Letter From the TAC President’s Desk

By: Temima Kanarfogel  |  October 19, 2017

The practical differences between Stern College and other universities are pretty staggering. I’ve come to experience one of those differences in particular whose impact is quite often overlooked by the Stern student body: the rarity of staying for a “super senior” year on campus.

There is an overwhelming number of students at Stern who spend a year abroad in Israel and attend classes for 3 years on the Beren campus before graduating, while a number of other students enter Stern directly from high school and graduate after 4 years. Though these two paths differ, both lead to graduation after the same amount of time.

The real oddballs on campus are the super seniors: people who go to Israel for a year and subsequently opt to stay on the Beren campus for 4 years anyway. Justifying a fourth year on campus can be a little difficult. For instance, one might assume that a pre-med student who attended a year in Israel and faces 4 additional years of medical school, plus residency which is usually an addition of 3 years minimum, would take advantage of the opportunity to graduate after 3 years instead of 4. And that would be a totally valid assumption. Even if one weren’t planning on continuing on to graduate school, the argument for finishing college in 3 years instead of 4 sells itself

But as one of those very pre-med students who has decided that a super senior year is necessary, I want to explain myself.

I will be the first to admit that there are a plethora of reasons why staying an additional year doesn’t always make practical or logistical sense. Extending your time in the oftentimes overwhelming and stress-inducing college environment might not, understandably, be among somebody’s top priorities. It’s also not always financially feasible to pay an additional year of college tuition. And in response to those who say, “Don’t worry, what’s another year of college?” I would and do say, “Another year is another year.”

All of these are valid points and if those reasons resonate with students I encourage them to do what is right for them. My intentions are not to preach until I’ve converted you to my personal graduation path. I merely want to counter those stigmas that have plagued the super senior status and have surely dissuaded many students from considering it as an option that might be right for them.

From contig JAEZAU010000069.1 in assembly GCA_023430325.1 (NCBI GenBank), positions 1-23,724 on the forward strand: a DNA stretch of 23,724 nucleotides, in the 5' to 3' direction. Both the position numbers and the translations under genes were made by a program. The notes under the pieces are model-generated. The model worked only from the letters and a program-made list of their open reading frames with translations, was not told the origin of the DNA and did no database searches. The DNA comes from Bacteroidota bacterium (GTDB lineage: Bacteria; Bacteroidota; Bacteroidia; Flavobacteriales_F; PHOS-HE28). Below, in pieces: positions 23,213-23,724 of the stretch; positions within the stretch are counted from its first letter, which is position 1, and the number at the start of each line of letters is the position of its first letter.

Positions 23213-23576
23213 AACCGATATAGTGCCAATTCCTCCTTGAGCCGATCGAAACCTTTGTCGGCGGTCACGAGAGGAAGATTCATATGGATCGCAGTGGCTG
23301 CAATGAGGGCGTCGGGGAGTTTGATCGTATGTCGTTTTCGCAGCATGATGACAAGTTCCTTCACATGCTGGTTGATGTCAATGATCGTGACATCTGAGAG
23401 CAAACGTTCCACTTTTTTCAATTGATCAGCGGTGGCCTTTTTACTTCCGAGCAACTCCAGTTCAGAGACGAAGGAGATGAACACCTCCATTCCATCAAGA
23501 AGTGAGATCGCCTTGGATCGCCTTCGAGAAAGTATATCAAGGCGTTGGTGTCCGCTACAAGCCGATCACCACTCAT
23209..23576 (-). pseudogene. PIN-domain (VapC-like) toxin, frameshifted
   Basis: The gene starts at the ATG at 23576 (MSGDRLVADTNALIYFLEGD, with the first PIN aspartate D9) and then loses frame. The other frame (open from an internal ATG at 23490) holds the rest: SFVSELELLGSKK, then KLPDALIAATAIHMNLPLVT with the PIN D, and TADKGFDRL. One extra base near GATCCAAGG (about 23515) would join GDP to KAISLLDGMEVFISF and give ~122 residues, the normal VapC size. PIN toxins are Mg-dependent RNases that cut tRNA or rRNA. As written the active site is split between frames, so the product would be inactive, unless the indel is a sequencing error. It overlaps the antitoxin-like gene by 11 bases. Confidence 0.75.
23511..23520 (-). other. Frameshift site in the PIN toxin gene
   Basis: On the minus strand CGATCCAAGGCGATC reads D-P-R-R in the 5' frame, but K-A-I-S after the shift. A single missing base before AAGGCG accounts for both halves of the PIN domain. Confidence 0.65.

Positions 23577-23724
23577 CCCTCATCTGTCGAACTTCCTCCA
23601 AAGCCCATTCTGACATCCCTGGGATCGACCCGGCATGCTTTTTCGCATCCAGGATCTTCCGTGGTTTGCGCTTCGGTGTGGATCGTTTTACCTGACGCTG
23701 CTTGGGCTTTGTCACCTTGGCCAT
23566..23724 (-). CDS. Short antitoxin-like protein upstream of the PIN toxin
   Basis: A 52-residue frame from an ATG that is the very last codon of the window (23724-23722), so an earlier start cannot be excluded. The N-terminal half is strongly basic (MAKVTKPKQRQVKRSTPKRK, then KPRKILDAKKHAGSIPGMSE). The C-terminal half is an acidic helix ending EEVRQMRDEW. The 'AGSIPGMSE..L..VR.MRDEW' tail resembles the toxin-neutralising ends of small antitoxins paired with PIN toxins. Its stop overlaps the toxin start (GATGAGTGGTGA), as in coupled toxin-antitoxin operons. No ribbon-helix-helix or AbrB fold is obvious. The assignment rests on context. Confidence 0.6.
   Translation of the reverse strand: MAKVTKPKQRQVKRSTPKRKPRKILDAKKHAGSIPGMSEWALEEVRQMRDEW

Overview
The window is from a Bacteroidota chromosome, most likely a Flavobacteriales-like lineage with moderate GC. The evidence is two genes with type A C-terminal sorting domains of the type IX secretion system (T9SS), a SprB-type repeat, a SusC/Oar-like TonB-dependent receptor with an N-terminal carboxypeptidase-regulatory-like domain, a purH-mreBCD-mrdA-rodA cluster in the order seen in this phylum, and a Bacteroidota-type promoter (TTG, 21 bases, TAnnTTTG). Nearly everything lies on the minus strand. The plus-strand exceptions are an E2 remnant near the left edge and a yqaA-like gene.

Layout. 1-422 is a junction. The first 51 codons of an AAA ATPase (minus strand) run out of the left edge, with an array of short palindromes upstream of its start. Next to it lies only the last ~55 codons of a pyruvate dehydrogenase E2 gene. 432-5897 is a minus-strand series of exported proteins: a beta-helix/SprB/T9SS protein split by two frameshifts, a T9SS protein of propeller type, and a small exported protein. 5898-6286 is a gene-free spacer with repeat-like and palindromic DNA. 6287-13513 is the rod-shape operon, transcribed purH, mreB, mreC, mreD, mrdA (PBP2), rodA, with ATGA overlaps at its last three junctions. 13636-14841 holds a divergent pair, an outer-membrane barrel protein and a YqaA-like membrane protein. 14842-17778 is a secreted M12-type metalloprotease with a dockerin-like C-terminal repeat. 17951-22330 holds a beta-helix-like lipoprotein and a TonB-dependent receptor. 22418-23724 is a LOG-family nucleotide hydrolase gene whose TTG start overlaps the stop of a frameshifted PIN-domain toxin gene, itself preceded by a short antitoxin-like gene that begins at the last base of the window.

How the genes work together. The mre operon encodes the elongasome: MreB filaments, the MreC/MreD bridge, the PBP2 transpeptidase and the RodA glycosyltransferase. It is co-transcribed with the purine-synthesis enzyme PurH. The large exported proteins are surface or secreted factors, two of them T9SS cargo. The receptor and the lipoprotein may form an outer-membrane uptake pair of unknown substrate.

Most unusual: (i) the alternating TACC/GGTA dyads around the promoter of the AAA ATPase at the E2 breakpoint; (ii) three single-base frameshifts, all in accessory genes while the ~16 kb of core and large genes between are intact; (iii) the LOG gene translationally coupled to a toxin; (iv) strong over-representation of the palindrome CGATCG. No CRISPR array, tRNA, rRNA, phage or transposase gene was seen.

I’m 21 right now, I’ll be 23 by the time I graduate, and assuming I go through medical school and residency I will be no younger than 30 years old when I receive a degree in medicine. My friends can corroborate that since my 18th birthday I’ve spent a lot of time kicking and screaming about how I can feel the gradual formation of wrinkle after wrinkle on my face. If you had asked me when I began Stern if I intended on staying for a super senior year, I would have assuredly answered that my plans were to finish undergrad as soon as possible so I could start the next chapter of my academic career. And yet, here I am, a proud senior-going-on-super-senior student, with another two years in Stern ahead of me.  

What influenced such a seemingly illogical decision? During my first year on campus I arranged an entire schedule with all the courses I needed to take. With all my pre-med, Biology major, and core-required courses taken into consideration, I could still manage to graduate in three years as a senior. But after a few months of the year had passed, a sense of regret gradually sank into me, though I couldn’t initially explain why. Eventually I realized that this regret stemmed from my decision to take only the classes I needed, without factoring in the so-called “extraneous” classes that I wanted to take. Since high school I had always enjoyed Jewish Studies, but in my perfectly mapped out schedule, my priorities only allowed me enough time to take a very limited number of Jewish Studies classes. I began to toy with the hypothetical scenario in which I actually took a number of Jewish Studies classes that I was comfortable with, and the result was a choice between two options: a three-year plan with a densely packed schedule that gave me minimal time to breathe, or a four-year plan that was significantly more doable.

Thinking about my schedule became a personal trigger of anxiety. After a lot of internal debating, I concluded that there was only one option that would be sustainable and self-fulfilling. I was not going to pressure myself into getting everything done in an amount of time that was unnecessarily shorter than it had to be. I was going to take the unconventional route and stay for another year. Once I reached that decision, the weight of my self-imposed impractical expectations was lifted and I had never felt better.

My newly synthesized schedule also gave me ample time to participate in more extracurricular activities. My position as TAC president was only a viable option once I knew I could juggle it with a more manageable academic schedule. I saw endless opportunities in how I could spend my time in and outside of the classroom.

We know that college can be done in 3 years. So many of our predecessors have completed their college degrees in that amount of time, completely content with their decisions–as they should be. However, that precedent and the status quo now should not prevent you from making a personal decision as important as this one.Whether you would like to explore other academic areas that you weren’t able to with your major and core requirements, alleviate some of your anxiety from the time constraint that only three years of college imposes on many students, or if you simply want to take your time experiencing what many people describe as the most liberating era of their lives, don’t allow the fear of an additional year to prevent you from making the right decision.